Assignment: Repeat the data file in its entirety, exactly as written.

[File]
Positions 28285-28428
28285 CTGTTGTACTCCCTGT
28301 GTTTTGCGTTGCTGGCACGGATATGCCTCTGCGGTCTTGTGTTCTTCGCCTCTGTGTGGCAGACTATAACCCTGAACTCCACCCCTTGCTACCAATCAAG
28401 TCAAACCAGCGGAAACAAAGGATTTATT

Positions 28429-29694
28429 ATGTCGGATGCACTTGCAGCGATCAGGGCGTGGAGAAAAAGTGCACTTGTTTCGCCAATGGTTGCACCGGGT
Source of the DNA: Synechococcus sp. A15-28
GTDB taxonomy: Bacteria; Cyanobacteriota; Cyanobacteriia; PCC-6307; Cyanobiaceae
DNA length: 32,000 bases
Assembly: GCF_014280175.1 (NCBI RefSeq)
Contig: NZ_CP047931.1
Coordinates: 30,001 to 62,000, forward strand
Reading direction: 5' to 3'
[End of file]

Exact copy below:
Positions 28285-28428
28285 CTGTTGTACTCCCTGT
28301 GTTTTGCGTTGCTGGCACGGATATGCCTCTGCGGTCTTGTGTTCTTCGCCTCTGTGTGGCAGACTATAACCCTGAACTCCACCCCTTGCTACCAATCAAG
28401 TCAAACCAGCGGAAACAAAGGATTTATT

Positions 28429-29694
28429 ATGTCGGATGCACTTGCAGCGATCAGGGCGTGGAGAAAAAGTGCACTTGTTTCGCCAATGGTTGCACCGGGT
Source of the DNA: Synechococcus sp. A15-28
GTDB taxonomy: Bacteria; Cyanobacteriota; Cyanobacteriia; PCC-6307; Cyanobiaceae
DNA length: 32,000 bases
Assembly: GCF_014280175.1 (NCBI RefSeq)
Contig: NZ_CP047931.1
Coordinates: 30,001 to 62,000, forward strand
Reading direction: 5' to 3'